Welcome back to day two of my series of Peggy Porschen posts this week.
Here I am above with Peggy and three cakes – which one was her’s and which one was mine? Read on to find out!
The Peggy Porschen Academy lies adjacent to the Peggy Porschen Parlour in a Belgravia side street.
Downstairs there are various cakes from previous classes on display as well as a shop selling sugarcraft equipment.
It’s very exciting to walk in and see the cakes close up – and to think you are about to make something similar.
Upstairs there is a bright studio with a huge marble topped workbench catering for up to eight students at once.
I was joining a personal masterclass with one other student who had travelled from Switzerland (more than once) especially to receive training from Peggy.
We were to make a two tiered fondant covered wedding cake decorated with flower paste roses that would take twenty four hours to make.
First we tinted some flower paste pink and mauve, then we formed these Barba Papa shapes on cocktail sticks. These form an inner cone to build the roses around.
The flower paste dries much harder than fondant. Made from sugar it is in theory edible but best not try incase you break a tooth in the process!
The “cake” as you see above, was a dummy made from polystyrene. We needed to smooth its edges with a scalpel and knead a large ball of fondant paste to cover it.
We were using special sugarcraft rollers, metal guides placed in parallel to prevent you from rolling the fondant paste too thin. I quickly realised how having the right equipment makes sugarcraft so much easier.
Our various pieces of “cake” and boards finished after lots of smoothing and shining – but waiting to be assembled on day two.
Next we cut out petal shapes from the flower paste and rolled these with a silver balled tool to make them thinner.
Peggy artfully demonstrates assembling the petals around the cone. She makes between 100-200 of these roses every week. I would go insane if I had to do this… I am clearly not the patient delicate type!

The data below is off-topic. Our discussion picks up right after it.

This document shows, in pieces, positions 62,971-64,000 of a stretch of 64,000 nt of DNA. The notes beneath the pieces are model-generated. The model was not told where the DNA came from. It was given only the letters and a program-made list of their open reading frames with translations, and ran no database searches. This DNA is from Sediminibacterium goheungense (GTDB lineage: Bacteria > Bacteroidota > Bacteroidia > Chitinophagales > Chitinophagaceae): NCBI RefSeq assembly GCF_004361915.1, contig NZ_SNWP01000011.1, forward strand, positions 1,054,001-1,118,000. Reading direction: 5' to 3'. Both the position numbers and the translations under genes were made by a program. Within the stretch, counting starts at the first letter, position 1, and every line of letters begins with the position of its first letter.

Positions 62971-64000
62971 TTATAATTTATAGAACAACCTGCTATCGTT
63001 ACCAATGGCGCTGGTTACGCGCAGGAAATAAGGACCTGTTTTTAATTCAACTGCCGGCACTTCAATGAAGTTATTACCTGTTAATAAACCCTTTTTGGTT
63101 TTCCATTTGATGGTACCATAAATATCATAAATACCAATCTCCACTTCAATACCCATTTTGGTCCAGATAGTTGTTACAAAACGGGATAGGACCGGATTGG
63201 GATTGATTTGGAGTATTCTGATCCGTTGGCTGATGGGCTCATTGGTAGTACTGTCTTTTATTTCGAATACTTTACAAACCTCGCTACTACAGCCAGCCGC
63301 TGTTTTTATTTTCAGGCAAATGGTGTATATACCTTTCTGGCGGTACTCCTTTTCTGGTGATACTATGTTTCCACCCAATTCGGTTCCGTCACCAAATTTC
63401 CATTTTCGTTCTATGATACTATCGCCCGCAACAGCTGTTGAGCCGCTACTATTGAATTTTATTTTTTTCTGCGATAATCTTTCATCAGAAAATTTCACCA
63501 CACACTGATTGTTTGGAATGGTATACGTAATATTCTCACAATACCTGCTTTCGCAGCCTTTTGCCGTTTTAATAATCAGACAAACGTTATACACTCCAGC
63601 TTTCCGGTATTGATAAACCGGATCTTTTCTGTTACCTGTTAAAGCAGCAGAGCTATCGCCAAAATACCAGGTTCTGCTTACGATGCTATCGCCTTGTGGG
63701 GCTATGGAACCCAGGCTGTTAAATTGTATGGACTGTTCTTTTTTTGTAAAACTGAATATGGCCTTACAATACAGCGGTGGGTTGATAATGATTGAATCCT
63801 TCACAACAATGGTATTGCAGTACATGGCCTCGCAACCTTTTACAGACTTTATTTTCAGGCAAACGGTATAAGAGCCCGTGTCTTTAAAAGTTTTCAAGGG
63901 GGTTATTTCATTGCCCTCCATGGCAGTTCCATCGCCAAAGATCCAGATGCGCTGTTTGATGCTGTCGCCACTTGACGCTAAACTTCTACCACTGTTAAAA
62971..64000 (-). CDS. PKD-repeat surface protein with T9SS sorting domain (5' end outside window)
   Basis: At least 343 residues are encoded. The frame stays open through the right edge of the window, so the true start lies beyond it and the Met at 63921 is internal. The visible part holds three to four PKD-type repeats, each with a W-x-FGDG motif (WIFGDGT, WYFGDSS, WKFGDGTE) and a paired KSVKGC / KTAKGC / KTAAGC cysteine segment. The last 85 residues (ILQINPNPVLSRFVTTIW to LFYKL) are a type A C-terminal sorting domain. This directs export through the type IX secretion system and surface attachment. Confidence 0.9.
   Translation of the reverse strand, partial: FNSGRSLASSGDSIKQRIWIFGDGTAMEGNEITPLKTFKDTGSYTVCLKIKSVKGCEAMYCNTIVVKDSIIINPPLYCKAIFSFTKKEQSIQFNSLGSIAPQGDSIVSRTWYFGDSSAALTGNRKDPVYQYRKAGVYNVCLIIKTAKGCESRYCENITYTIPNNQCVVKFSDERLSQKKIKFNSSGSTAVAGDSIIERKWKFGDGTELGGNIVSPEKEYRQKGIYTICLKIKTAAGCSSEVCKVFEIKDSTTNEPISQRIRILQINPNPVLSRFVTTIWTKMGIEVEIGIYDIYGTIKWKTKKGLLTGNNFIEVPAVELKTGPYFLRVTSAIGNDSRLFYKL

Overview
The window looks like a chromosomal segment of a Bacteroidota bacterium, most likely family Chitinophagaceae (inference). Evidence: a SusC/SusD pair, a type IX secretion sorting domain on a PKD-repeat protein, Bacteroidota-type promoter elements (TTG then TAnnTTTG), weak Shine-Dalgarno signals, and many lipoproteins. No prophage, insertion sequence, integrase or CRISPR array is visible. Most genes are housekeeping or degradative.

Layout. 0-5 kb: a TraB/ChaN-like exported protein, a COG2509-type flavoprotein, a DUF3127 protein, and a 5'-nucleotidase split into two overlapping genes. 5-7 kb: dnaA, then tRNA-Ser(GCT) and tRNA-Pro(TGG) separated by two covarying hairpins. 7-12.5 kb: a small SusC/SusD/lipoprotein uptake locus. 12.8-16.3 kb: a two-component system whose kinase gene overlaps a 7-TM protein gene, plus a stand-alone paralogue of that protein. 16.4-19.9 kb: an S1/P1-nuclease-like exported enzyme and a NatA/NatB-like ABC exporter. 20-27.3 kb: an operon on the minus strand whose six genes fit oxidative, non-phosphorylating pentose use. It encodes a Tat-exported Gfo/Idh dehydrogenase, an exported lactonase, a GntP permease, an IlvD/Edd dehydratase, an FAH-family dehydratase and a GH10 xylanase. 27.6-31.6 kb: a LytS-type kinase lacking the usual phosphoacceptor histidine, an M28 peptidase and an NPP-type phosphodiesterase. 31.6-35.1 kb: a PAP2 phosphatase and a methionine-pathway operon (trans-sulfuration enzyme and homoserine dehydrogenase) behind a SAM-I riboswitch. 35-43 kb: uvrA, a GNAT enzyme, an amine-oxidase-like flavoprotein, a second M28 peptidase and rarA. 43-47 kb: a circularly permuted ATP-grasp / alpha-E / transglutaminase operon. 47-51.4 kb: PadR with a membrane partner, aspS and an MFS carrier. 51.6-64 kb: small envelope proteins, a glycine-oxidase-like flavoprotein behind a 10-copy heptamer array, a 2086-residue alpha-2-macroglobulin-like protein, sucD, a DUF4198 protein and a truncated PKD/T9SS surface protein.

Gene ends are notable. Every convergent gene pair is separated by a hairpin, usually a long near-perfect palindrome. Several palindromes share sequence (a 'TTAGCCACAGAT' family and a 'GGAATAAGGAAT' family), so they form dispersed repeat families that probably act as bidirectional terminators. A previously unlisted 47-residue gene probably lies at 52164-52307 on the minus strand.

I also noticed how Peggy is clearly familiar with the structure of real flowers whereas they’re not something I’ve spent a lot of time looking at. Just like an artist draws, so the sugarcrafter needs to study their subject intensely to create such a perfect likeness.
Probably my roses would have looked a lot clumsier if Peggy hadn’t given them the occasional fiddle to help them along!
You have to work quickly with the flower paste as it dries out quickly. Some of these petals on the white trays were deliberately being allowed to dry out to use as decoration on their own.
Assembled roses were sat in cupcake cases to cushion them or on sticks in the polystyrene block.
Once formed, some delicate brushing with food colouring powder gives the edges of the petals a realistic tint.
They look finished now but there’s still one more final touch….
A swift two or three second hover above some steam makes the flower paste wilt ever slightly giving that final natural effect.
The final stages of assembling the cake happen very quickly – 75% of the work we did in two days was probably one those few roses, they’re that labour intensive (to the beginner at least).
Royal icing is used to sandwich the layers together – these were dummies but the technique would be the same with real cake.
“Every cake has an ugly side” Peggy jokes. Mine usually have several! Having decided which will be the back of the cake, ribbons are sealed down with a blob of piped royal icing.
Then for the fun part – arranging the roses and petals. We put bigger ones on the top, buds near the bottom and petals dotted down the side. It’s very satisfying seeing it all come together.
This one is mine. I can’t believe I made this. Although yes, the ribbon is marginally wonky.
Close up of my roses.
So can you guess which one is mine? Actually I’m not going to tell you now. I’ll let you decide below and I’ll tell you later in the week!
Why not pop back to the Peggy Porschen Parlour in yesterday’s post if you’ve not visited already?
Peggy’s Favourite Cakes & Cookies by Peggy Porschen is published by Quadrille from June 6th 2011.
Until 12th June 2011 I also have three copies of Peggy’s Favourite Cakes and Cookies to giveaway. Click here to enter.
With thanks to Peggy Porschen.